S.States, counties, cities and tribes have launched thousands of legal proceedings to hold drug industry players accountable for their role in starting the opioid epidemic.
These lawsuits came as nearly 500,000 Americans have died from prescription and illegal opioid overdoses in the past two decades. Many more have suffered non-fatal overdoses, and an estimated 20 million Americans Struggle with substance use disorders.
Between 2006 and 2014, drug manufacturers, distributors and pharmacies flooded every corner of the country with more than 100 billion pain relievers. My home state was Illinois 2.7 billion pills sent, with Hardin County in southern Illinois inundated with enough opioids to provide nearly three months of supply to each resident. Some West Virginia and Kentucky counties were oversupplied almost twice as much.
Major players in the pharmaceutical industry have misled patients and providers about the risks of opioids, illegally promoting these addicting products, and ruthlessly distributing unjustified amounts of them.
The Covid-19 pandemic has made the problem worse, with a record 93,000 Americans fatal overdose in 2020. Proponents call it a perfect storm: addiction that thrives in the shadow of isolation, cutbacks in services, economic stress, trauma, and racial injustice.
In March, Congress passed President Biden American rescue plan, which sent nearly $ 4 billion in addiction and mental health treatment grants to communities across the country. It also included a provision that I made $ 1 billion through the National Health Service Corps and Nurse Corps to address the shortage of healthcare professionals such as addiction and mental health specialists. But more needs to be done.
Last month, a bipartisan group of attorneys general announced the framework of a Dispute resolution Johnson & Johnson and the country’s three largest drug distributors – Cardinal Health, AmerisourceBergen, and McKesson – where the companies would pay a total of $ 26 billion over 18 years to settle the lawsuits. The work is still ongoing, but I applaud the Attorneys General for their extensive work to get to this stage.
Legal proceedings against several other key industry stakeholders who are yet to be held accountable for their roles continue. These include the Sackler family of Purdue Pharma and OxyContin Infamy who are trying to develop a legal plan to evade liability by bankruptcy court.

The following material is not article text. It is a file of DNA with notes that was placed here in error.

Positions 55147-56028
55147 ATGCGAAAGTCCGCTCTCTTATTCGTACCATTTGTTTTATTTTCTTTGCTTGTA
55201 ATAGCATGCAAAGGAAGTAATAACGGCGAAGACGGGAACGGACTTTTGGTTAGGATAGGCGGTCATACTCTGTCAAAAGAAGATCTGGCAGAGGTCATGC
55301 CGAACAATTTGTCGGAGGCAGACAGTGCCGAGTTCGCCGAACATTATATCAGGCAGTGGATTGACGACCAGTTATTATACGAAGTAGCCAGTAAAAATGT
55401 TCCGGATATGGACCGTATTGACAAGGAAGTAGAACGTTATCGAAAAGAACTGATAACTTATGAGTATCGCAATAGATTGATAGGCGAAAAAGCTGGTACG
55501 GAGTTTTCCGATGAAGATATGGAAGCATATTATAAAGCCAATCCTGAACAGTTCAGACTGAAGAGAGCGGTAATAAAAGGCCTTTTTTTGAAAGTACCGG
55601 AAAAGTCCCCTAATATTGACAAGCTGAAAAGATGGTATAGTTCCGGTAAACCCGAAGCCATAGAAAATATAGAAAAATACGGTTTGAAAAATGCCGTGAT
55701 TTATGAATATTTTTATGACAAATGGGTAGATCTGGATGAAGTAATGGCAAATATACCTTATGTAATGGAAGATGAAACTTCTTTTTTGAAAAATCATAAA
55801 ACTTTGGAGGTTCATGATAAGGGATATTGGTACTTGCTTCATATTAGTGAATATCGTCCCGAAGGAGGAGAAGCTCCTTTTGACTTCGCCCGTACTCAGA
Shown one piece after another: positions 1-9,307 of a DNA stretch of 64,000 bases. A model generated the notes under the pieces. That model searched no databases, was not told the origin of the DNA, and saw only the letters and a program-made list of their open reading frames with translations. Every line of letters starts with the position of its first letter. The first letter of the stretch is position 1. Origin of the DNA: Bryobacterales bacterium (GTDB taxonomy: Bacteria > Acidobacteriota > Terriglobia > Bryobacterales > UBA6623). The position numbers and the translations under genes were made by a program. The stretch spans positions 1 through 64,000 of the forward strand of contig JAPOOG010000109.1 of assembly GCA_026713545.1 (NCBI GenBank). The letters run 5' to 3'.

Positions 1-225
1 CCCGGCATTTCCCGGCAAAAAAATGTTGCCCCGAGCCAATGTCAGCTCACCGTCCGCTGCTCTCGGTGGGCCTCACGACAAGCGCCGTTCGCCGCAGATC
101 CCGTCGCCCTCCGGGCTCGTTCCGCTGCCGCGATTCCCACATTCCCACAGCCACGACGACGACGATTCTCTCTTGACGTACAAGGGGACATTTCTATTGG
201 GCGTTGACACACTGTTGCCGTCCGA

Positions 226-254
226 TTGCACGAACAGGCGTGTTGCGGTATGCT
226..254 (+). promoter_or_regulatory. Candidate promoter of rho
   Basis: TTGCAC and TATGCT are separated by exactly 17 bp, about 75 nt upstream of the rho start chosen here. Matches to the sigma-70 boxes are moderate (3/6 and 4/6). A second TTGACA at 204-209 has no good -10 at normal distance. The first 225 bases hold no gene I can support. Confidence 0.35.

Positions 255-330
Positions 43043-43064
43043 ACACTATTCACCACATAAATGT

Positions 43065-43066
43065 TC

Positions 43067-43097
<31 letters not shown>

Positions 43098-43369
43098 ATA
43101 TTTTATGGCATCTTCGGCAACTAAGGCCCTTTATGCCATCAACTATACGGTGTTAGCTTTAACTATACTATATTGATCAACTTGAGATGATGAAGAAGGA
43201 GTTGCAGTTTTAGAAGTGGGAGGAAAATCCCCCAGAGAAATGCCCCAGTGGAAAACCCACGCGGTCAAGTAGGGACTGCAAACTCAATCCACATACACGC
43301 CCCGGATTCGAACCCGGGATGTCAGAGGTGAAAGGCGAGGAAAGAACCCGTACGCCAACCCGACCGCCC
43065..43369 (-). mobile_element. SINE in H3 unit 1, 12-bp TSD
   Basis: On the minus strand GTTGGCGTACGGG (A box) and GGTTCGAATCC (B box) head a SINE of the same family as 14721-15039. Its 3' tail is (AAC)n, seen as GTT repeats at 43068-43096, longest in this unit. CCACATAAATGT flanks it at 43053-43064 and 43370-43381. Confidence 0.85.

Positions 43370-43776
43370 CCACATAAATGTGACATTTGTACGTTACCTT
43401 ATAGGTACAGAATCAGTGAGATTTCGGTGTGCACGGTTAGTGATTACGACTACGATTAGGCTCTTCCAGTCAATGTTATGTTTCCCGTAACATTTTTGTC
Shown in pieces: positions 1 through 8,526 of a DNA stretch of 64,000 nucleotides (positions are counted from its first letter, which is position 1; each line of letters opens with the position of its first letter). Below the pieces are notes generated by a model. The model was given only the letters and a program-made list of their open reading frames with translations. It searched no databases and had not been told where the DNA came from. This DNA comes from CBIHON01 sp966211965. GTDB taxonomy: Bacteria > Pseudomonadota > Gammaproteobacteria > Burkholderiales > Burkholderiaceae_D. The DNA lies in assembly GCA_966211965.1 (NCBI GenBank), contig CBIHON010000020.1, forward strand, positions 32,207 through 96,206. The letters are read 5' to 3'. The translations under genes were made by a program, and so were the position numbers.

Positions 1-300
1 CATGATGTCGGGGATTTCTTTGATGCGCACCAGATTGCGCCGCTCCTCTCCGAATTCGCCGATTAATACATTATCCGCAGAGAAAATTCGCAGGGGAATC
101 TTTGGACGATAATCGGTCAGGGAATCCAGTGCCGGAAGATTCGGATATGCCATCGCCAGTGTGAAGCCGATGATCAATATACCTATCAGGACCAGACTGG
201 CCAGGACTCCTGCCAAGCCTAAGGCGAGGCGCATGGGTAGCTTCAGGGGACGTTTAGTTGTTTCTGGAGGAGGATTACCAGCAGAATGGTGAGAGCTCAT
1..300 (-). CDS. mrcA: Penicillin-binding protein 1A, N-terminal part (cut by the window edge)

When a groundbreaking master agreement was reached in 1998 due to another public health scourge – tobacco – cigarette manufacturers provided an estimated $ 246 billion in compensation to states.
Unfortunately, most of those billions of dollars were diverted from public health to roads, bridges, stadiums and other government projects. The country missed its moment to strengthen public health.
If opioid settlements are achieved, we must learn from the missed opportunity with tobacco. This means that the funds from opioid settlements will be devoted to building the public health systems our country needs to respond to the opioid crisis and prevent future addictions. This includes providing resources for inpatient and community treatment and recovery services; Expanding access to drug-assisted treatment, naloxone, and other harm reduction strategies; and strengthening the country’s behavioral health capacities.
Funds from opioid settlements should also be focused on underlying structural problems, including childhood trauma; the need to improve education and address the stigma associated with addiction; Investing in mental health and supportive housing; and better monitoring of pharmaceutical industry practices.
The opioid epidemic was not caused by an infectious virus. It started with making business decisions to increase profits. Far too many families have suffered from corporate greed and misconduct. As legal efforts continue to seek accountability, we must heed the lesson from the Tobacco Settlement and help our communities heal.
Dick Durbin, the senior United States Senator from Illinois, has been a Democratic Senator since 2005 and is now the Senate majority whip and chairman of the Senate Judiciary Committee.